The following post is a reblog from one of my favorite sites that discusses Greek Mythology and its implications for modern day. The 11/30/2017 post by Aquileana is entitled “Pandora and Helen of Troy” / “Collaboration with Carolee Croft”
It is a fascinating overview of Pandora and Helen of Troy, females who fit into Ancient Greek mythology’s patriarchal prejudices against women in their culture.
The myths spring from the cultural anxieties about female beauty and female sexuality, centered on the figure of the Parthenos – the girl at marriageable age, a figure who must cross from the world of childhood in her father’s house to the house of her husband. Both Pandora and Helen of Troy cause tremendous damage, even to people beyond their immediate surroundings.
“With the curse, comes a blessing. Zeus wanted to punish humanity by creating you, the first woman, and by giving you that box filled with curses such as illness, war, and poverty. But if you look inside the box, one thing remains. It is hope”… (“After the Evil Spirits are Unleashed”. Carolee Croft).-
⇒♦ Introduction and Sketch of this post:
Greece is widely known as the birthplace of democracy, freedom of speech and thought, and egalitarian life. But in ancient Greece, women had no political or social rights. In Ancient Greece, males hold primary power and predominate in roles of political leadership, political and social privileges and authority. This, in practice came along with prejudices against women, belittling of women, and their exclusion, and Misogyny in many ways.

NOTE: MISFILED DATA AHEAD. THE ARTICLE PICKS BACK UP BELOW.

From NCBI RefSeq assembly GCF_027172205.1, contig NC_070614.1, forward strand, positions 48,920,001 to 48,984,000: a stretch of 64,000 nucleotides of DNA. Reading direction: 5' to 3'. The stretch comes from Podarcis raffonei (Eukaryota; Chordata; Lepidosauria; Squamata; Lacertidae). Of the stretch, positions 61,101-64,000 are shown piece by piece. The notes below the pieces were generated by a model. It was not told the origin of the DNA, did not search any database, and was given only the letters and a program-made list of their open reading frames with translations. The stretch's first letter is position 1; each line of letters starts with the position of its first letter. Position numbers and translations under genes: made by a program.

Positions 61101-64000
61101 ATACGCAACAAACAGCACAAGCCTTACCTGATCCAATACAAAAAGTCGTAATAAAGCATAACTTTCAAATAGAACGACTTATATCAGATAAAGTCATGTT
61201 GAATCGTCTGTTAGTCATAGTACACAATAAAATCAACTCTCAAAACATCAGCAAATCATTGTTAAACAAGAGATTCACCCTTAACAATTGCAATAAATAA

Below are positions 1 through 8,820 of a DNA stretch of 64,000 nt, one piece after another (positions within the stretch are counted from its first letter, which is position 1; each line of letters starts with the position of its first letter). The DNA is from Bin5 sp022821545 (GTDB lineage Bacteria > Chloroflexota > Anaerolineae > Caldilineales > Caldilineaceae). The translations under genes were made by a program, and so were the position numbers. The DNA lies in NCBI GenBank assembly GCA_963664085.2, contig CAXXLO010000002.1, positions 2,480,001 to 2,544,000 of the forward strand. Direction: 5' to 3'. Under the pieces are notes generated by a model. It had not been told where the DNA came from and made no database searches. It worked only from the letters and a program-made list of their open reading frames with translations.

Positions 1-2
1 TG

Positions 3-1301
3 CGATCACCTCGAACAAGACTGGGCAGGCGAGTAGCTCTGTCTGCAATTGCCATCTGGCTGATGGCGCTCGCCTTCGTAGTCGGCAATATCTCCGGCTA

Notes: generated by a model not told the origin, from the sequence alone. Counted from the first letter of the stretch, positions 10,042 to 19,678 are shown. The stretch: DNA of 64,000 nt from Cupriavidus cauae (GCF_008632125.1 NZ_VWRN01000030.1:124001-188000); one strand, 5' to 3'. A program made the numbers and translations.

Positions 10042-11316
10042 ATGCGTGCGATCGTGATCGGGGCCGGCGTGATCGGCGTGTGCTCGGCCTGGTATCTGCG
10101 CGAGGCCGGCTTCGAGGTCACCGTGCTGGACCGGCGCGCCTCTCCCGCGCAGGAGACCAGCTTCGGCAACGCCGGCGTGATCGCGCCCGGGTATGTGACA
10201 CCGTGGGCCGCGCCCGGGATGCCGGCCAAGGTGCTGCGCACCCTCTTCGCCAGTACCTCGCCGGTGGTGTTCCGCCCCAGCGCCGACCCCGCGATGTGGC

This is a reblog from one of my favorite sites, La Audacia de Aquiles, that was posted by Aquileana on December 13, 2016. This post gives insight to the meaning behind the Greek myth of the spider woman Arachne and provides an overview of similar myths through out the world. Weaving and spinning are such powerful symbols of manipulating the fates of others. A spider spins a web around its prey. The Moirae weave the fates of humans.
In Greek Mythology, Arachne was a Lydian woman, the daughter of a famous Tyrian purple wool dyer, who was highly gifted in the art of weaving.
Soon news of Arachne’s artistry spread far and wide and it is said that nymphs from the forests left their frolicking and gathered around Arachne to watch her weave.
All this adulation was more than Arachne could handle and being an ordinary mortal who was quite vulnerable to human failings, she became quite arrogant about her superior skills. She was annoyed at being regarded as a pupil of Athena, the Goddess of Wisdom, and began bragging about her skills, proclaiming herself to be far more superior to even Athena.
“Athena and Arachne” by Antonio Tempesta. 1599.
Athena took offense and set up a contest between them. Presenting herself as an old woman.